The First Amendment and the Second Sex
Modern American law describes speech in stereotypically masculine terms: it is a “marketplace” where participants “joust” for dominance. Predictably, today’s speech jurisprudence can be hostile to the female voice, implicitly condoning gendered death threats, rape threats, doxing, and trolling as the necessary price of a vibrant national discourse. Unpredictably, the American Civil Liberties Union (“ACLU”) and its leading women drafted the blueprint for this modern speech edifice. The First Amendment and the Second Sex traces the ACLU campaign to dismantle a nineteenth-century speech regime that silenced some men while protecting many women. And it suggests that ACLU feminists—intent on securing full legal and cultural equality with men—were complicit in this effort because they scoffed at the domesticated version of womanhood shielded by protective speech torts like slander.
This Article begins by surfacing the deep architecture of nineteenth-century life and law, with its bright boundaries between public and private. When speech regulation was commonplace and the First Amendment slept, public law was free to punish government criticism in the public sphere—a distinctly anti-democratic phenomenon. At the same time though, women in the private sphere targeted by domestic gossip had generous remedies in private law—a distinctly empowering phenomenon. It then shows how, throughout the twentieth century, the ACLU urged the Supreme Court to treat all law as public law and all life as public life. Across this new public terrain, the group argued, speech regulation should be replaced with self-help in the form of muscular counterspeech. ACLU luminaries on the distaff side joined this campaign, convinced that women were on the cusp of full public citizenship. Because this cultural turn would give women status to counterspeak, they were certain the protection of remedial speech torts would grow obsolete.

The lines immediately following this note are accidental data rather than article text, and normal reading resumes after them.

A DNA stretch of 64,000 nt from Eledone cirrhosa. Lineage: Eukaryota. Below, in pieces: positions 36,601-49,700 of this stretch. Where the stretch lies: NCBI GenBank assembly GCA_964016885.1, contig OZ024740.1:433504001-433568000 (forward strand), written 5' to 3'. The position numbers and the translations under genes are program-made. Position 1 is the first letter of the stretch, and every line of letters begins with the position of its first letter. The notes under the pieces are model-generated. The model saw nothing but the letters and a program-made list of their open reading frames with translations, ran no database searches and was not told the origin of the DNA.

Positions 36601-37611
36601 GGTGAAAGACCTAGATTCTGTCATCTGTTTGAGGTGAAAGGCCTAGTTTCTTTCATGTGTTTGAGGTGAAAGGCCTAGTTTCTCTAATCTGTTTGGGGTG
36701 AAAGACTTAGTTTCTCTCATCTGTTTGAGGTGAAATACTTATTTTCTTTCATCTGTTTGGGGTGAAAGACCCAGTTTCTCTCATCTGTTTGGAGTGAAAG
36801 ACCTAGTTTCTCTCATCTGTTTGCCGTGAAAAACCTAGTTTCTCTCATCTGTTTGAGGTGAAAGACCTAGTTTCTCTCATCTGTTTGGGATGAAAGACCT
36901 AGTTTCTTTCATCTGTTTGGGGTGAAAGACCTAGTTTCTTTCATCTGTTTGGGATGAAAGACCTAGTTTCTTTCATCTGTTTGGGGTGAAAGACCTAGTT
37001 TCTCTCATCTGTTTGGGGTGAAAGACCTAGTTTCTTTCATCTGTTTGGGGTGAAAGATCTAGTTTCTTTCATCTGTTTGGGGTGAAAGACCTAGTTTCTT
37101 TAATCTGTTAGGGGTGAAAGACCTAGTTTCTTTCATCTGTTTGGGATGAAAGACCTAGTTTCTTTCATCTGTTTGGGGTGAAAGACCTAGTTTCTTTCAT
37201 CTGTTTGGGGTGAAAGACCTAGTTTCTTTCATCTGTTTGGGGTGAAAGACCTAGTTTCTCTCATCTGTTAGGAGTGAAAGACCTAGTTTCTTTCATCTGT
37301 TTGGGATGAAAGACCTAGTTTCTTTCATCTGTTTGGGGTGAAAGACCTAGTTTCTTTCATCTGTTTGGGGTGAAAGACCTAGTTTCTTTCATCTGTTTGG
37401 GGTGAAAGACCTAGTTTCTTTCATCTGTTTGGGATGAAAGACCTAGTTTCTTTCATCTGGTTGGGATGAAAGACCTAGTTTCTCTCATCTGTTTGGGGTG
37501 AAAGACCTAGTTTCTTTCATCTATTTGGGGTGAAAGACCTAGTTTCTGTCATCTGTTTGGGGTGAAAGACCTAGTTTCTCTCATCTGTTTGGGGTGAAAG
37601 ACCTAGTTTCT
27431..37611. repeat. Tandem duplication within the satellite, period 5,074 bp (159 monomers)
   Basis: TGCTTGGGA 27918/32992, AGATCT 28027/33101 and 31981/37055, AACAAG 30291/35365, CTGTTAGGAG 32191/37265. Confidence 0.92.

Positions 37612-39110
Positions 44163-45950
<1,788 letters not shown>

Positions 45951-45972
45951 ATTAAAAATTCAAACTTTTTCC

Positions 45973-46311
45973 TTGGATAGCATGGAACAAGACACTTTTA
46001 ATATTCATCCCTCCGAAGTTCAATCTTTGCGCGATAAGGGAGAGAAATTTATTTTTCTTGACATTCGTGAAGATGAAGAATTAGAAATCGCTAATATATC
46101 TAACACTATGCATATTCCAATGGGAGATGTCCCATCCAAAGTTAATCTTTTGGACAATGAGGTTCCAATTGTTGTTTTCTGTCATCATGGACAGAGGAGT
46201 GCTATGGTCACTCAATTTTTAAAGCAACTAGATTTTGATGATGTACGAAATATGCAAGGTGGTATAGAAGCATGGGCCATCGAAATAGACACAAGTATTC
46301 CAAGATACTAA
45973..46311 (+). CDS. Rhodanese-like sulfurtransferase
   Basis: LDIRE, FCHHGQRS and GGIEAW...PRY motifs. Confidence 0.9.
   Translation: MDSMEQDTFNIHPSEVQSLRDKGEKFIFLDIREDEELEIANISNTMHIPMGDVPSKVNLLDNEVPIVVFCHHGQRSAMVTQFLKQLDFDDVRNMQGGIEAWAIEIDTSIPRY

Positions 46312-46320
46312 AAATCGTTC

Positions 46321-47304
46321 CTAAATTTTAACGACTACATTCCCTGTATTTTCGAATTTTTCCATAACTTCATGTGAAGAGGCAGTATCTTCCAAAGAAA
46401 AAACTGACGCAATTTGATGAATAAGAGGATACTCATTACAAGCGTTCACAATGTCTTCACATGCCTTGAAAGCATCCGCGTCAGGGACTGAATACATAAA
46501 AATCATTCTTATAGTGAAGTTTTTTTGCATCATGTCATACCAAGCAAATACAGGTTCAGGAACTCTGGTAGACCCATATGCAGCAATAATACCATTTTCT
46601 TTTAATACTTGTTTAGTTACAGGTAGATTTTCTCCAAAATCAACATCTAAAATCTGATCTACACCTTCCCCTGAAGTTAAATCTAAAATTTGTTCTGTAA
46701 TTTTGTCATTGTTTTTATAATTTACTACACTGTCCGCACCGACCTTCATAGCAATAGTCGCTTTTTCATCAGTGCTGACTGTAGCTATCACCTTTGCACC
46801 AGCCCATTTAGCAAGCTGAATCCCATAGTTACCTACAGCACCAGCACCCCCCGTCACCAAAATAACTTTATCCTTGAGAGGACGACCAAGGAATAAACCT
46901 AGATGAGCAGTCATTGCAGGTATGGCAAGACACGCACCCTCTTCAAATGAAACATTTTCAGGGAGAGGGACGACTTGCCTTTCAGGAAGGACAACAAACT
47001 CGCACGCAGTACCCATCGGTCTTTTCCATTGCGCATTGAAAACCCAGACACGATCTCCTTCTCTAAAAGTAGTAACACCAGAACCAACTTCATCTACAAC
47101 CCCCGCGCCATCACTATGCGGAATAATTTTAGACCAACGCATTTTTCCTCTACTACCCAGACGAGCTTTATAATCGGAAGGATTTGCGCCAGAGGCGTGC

Today it appears that the women of the ACLU fatally miscalculated. American law has adopted the premise that all can navigate the deregulated marketplace of ideas by marshaling ideas and intellect. But American culture clings to the preference for private womanhood, producing gendered consequences for female speech. Modern women who bring their ideas into the public sphere are just as likely to be refuted with attacks on their domestic status or sexuality as they are with intellectual rejoinders. Stripped of the private law that used to repel such threats, these women are left either to counterspeak in ways that aggravate their personal peril or to withdraw from the speech arena altogether. The Article contends the time has come to acknowledge the tax that speech law extracts from women, and to ask whether today’s expressive marketplace is fair or foul.